By Rabbi Dan Lewin
This week’s portion, Yitro, is the 17th portion (numerically equivalent to the word “good”). The main event is the giving of the Torah, which reaches a climax with the Ten Commandments. Interestingly, the central figure (and title) of this Torah portion is not Moses, but his father-in-law, who helps him to adopt a more manageable strategy to teach and guide this people.
The commentaries relate that because of Yitro’s role, additional passages were incorporated within the Torah. More specifically, after witnessing the many miracles, Yitro boldly declares: “Now I know that G-d is greater than all gods….” (Exodus 18:11). The obvious question is, what is so significant about this statement? After all, everyone witnessed the Exodus and grand event at Sinai.
The commentaries provide an additional layer with a lesson for future generations. Yitro was a “priest of Midian,” a grand wizard in all forms of foreign worship and spiritual levels. The word Midian connotes separateness and division. The esoteric texts relate that although he was a powerful leader and guide, aware of many secrets within the universe, Yitro was not able to unify the revelations, forces and seeming pluralism and connect them with the ultimate source of all life — the Creator.
His eventual humility and shift in perspective, the acknowledgment of a higher truth from a wise-man and great mystic but one who lacked awareness of the higher level of unity, gave a boost to the event at Sinai. Interestingly, the name Yitro even implies “extra” or “to increase.” He possessed “extra” wisdom and caused an increase in the Torah by refining his mind.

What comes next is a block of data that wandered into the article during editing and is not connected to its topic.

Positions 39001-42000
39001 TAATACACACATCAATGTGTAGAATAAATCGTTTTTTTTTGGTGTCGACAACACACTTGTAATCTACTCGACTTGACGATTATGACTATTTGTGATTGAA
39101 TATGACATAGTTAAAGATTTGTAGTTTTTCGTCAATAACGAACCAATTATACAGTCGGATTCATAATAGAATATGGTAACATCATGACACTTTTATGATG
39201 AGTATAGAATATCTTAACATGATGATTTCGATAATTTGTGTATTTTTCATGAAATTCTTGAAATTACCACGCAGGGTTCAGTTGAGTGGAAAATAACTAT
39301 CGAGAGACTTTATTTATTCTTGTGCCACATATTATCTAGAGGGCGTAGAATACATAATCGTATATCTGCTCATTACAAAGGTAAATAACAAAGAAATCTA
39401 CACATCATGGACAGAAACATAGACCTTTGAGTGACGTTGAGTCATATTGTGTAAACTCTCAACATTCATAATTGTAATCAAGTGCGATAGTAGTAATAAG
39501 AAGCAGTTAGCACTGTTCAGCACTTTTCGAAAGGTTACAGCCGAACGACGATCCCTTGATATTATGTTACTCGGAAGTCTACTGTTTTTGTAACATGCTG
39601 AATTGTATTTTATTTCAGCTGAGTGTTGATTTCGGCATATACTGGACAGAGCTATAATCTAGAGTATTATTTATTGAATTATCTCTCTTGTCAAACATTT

The advantage of human intellect is clear. It is our main gift and tool to transcend the confines of this natural world. Yet, without the ingredient of faith and holiness, the mind inevitably serves as the prime tool for the ego. In fact, the ethical works explain how someone who misuses their gift of intellect suffers a greater spiritual fall than one whose natural emotions are raw and unaligned. At the time of the giving of the Torah, Yitro took his superior (extra) human chochmah (wisdom) and elevated it to become holy wisdom. His effort created an opportunity for all future transformations in worldly wisdom.
From then on, whenever someone uses knowledge of the sciences or foreign disciplines to better appreciate the wisdom of the Torah and uncover novel insights, they not only refine their own mind, but they cause an elevation in the Torah itself, as it was originally given — like a brighter light that emerges after dealing with previous obscurity.